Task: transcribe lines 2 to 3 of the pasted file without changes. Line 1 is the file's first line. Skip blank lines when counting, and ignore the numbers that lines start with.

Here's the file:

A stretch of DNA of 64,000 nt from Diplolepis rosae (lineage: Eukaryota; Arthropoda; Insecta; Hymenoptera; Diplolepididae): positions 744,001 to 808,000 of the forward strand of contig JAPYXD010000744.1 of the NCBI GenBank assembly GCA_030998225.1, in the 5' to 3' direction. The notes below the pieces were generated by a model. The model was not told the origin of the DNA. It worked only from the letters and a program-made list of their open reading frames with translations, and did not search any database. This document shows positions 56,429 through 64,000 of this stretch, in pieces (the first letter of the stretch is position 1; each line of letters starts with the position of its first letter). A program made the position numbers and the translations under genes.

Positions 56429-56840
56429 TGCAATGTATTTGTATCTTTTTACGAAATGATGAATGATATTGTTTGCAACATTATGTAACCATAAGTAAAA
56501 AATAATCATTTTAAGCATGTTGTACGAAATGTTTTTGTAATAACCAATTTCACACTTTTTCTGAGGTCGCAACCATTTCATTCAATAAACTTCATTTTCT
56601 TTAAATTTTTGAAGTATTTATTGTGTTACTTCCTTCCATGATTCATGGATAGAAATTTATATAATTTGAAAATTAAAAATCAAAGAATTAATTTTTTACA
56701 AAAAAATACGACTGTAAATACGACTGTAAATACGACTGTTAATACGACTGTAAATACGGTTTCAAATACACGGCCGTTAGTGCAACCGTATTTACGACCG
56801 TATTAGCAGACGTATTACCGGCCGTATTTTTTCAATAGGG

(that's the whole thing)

Positions 56429-56840
56429 TGCAATGTATTTGTATCTTTTTACGAAATGATGAATGATATTGTTTGCAACATTATGTAACCATAAGTAAAA